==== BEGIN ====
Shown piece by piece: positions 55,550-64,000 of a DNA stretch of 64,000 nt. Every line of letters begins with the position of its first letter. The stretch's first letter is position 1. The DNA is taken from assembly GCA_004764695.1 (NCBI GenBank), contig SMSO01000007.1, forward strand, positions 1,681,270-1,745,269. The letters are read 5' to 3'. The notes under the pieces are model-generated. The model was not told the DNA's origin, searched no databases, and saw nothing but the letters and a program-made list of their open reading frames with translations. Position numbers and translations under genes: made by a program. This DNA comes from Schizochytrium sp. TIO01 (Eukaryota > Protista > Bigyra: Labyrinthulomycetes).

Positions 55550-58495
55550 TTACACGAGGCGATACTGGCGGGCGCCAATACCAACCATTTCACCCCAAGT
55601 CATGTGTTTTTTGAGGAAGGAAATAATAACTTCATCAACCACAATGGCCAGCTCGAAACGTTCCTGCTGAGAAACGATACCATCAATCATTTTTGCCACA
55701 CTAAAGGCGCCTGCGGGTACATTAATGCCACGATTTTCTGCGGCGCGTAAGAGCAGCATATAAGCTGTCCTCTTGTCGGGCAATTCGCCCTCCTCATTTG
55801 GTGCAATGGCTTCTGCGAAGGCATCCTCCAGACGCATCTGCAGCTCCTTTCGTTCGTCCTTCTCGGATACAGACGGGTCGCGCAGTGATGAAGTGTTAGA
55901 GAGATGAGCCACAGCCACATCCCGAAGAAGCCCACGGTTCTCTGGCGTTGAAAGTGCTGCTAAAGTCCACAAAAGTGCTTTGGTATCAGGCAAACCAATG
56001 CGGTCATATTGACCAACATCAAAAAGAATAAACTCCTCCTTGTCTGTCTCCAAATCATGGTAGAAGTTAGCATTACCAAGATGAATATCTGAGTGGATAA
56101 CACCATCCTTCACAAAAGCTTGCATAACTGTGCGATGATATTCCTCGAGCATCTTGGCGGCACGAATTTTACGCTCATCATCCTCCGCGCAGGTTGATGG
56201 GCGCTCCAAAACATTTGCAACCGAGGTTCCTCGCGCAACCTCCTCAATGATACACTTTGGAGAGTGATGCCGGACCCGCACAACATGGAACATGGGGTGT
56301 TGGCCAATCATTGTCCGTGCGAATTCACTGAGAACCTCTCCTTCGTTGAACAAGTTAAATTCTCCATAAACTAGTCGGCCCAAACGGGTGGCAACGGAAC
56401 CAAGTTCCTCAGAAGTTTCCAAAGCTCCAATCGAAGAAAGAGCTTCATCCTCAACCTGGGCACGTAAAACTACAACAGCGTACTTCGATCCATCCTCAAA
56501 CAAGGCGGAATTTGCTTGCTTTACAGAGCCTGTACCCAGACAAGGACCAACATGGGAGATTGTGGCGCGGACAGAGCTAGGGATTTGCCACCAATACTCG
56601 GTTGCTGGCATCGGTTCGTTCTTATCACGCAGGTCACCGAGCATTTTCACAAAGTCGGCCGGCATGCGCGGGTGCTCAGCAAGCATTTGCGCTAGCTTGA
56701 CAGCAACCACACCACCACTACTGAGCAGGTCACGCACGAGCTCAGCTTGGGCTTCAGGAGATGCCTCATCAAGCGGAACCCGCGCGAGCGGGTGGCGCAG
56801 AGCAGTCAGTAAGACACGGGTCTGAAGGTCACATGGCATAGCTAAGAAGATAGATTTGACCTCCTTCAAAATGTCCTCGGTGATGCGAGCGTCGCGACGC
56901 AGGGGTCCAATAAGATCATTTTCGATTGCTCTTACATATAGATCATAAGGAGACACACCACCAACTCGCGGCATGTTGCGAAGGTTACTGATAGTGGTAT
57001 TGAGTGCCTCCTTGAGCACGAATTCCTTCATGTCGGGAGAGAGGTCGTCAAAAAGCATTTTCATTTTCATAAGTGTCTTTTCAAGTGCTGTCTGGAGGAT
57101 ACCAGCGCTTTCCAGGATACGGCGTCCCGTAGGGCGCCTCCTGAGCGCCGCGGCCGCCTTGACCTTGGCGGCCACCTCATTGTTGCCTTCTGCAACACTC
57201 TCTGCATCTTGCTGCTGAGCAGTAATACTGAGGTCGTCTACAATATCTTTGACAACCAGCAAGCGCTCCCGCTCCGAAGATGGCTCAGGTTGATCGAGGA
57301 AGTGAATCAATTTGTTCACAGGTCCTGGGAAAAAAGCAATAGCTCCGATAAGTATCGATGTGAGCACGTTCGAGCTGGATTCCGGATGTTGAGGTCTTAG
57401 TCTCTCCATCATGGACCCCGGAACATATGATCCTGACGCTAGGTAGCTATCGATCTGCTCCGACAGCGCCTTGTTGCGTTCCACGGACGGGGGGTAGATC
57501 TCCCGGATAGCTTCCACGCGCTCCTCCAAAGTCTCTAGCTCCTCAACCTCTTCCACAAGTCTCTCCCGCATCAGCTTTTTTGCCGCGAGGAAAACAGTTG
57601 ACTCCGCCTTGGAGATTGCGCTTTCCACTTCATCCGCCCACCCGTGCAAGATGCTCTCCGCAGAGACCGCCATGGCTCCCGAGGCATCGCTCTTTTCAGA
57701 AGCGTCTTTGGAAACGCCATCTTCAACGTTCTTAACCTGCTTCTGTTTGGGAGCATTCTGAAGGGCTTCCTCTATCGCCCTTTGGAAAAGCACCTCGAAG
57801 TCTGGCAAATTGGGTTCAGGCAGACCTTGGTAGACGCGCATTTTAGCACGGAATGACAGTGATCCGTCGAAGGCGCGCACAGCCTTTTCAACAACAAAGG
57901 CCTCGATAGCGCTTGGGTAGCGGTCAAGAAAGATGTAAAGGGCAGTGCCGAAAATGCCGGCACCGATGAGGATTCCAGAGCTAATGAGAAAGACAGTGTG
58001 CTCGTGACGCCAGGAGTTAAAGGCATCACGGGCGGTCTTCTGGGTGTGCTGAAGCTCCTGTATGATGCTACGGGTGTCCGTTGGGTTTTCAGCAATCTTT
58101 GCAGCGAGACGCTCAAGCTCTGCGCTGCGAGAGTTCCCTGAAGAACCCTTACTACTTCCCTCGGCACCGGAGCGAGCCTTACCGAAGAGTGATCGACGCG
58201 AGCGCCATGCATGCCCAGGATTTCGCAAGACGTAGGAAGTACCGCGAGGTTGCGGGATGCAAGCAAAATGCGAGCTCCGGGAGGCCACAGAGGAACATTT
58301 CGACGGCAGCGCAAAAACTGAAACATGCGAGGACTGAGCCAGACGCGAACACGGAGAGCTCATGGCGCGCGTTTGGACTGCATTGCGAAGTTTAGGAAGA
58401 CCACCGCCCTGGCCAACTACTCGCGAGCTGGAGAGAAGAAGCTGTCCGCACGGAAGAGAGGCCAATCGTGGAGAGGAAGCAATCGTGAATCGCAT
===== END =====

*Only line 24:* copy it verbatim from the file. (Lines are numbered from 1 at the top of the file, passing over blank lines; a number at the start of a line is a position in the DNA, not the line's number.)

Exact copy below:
57601 ACTCCGCCTTGGAGATTGCGCTTTCCACTTCATCCGCCCACCCGTGCAAGATGCTCTCCGCAGAGACCGCCATGGCTCCCGAGGCATCGCTCTTTTCAGA